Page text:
For more on CCPA, visit CSO.

How should your business—and staffing partner—respond to CCPA?

Organizations and their staffing partners must both be transparent, fair, and responsible when it comes to their personal data handling practices. It is now the law to have good data handling practices. Ask yourself these questions: Do you have a handle on where all your data is and who has access to it? Is it centralized? Do you have data management technology in place? Are your employees or partners properly trained to handle data and deal with data incidents? Penalties can be steep if your handling practices or those of your business partners are not in order.

The Current Affairs of Minimum Wages

There is no hotter topic out there than wages, and in this case, minimum wage. Is it high enough to live a decent quality of life? Should the federal government raise minimum wage? Since it’s so geographic-sensitive, should we leave it up to cities and states to continue to manage? So many questions and so many opinions.

Regardless, here’s what is actually happening. Essentially, many states and even some cities are taking the initiative to raise wages, trying to strike the right balance so that workers can improve their lives and businesses can remain profitable. And when it comes to minimum wages, state laws supersede federal laws. Also, some large and influential companies are raising their own minimum wages, causing competing and nearby companies to react in order to remain competitive.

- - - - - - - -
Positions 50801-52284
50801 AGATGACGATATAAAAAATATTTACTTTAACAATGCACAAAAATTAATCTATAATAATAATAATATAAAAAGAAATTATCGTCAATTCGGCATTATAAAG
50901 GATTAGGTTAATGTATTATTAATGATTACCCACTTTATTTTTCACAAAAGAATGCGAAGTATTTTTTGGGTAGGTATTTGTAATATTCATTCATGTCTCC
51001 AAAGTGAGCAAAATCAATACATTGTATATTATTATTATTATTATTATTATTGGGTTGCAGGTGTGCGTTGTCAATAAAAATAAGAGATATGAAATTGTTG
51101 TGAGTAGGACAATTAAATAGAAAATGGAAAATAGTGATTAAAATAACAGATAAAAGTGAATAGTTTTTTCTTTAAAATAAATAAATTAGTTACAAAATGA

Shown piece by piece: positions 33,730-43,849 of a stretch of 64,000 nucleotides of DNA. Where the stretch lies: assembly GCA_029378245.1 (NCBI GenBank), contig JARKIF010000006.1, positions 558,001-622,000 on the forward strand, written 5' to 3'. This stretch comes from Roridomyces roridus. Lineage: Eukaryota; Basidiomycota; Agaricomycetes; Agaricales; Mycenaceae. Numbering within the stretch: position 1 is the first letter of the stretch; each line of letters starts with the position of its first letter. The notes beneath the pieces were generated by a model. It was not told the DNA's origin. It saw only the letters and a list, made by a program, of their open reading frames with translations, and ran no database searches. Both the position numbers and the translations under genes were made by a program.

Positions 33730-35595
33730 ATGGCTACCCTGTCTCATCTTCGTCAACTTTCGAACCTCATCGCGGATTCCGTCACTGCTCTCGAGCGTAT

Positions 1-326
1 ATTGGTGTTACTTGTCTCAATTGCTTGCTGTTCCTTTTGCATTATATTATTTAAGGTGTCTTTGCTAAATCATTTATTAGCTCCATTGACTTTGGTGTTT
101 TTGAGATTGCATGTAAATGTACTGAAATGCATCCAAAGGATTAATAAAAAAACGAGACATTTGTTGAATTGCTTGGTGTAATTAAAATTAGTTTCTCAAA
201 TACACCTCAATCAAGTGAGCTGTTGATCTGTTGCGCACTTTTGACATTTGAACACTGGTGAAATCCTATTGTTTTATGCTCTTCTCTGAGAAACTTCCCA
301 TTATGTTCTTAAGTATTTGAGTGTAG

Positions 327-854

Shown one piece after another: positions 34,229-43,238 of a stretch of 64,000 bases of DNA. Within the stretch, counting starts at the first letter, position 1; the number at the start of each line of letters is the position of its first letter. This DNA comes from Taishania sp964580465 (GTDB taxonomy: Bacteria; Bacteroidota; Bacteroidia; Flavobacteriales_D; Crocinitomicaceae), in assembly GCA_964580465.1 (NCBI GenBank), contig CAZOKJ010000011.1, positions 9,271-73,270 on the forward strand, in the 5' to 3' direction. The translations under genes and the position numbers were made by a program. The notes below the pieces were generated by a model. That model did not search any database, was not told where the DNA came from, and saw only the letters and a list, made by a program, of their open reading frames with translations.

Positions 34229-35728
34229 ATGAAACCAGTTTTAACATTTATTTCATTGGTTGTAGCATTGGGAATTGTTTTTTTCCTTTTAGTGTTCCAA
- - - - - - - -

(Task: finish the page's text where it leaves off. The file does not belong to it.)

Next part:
For specifics, here are some helpful, up-to-date sources:

National Conference of State Legislatures (NCSL) – State Minimum Wage Changes in 2018, 2019

Paycor – Minimum Wage by State and 2020 Increases

Note – See how strong the correlation is between hourly wages and turnover.

How should your business—and staffing partner—respond to developments in minimum wage?

Closely monitor your state minimum wage, and in some cases, even your city’s or county’s minimum wages. Take this as an opportunity to assess your pay across the board, both within your industry and your local area. Is it marginally competitive? More than competitive? How is it affecting your recruiting and retention efforts? Can you increase pay for certain positions—both temp and perm—by a noticeable amount and remain just as profitable? You must pay local minimum wage to remain compliant, but the wage discussion gives you an opportunity to stand out from your competitors when vying for talent in the market.

The Current Affairs of Marijuana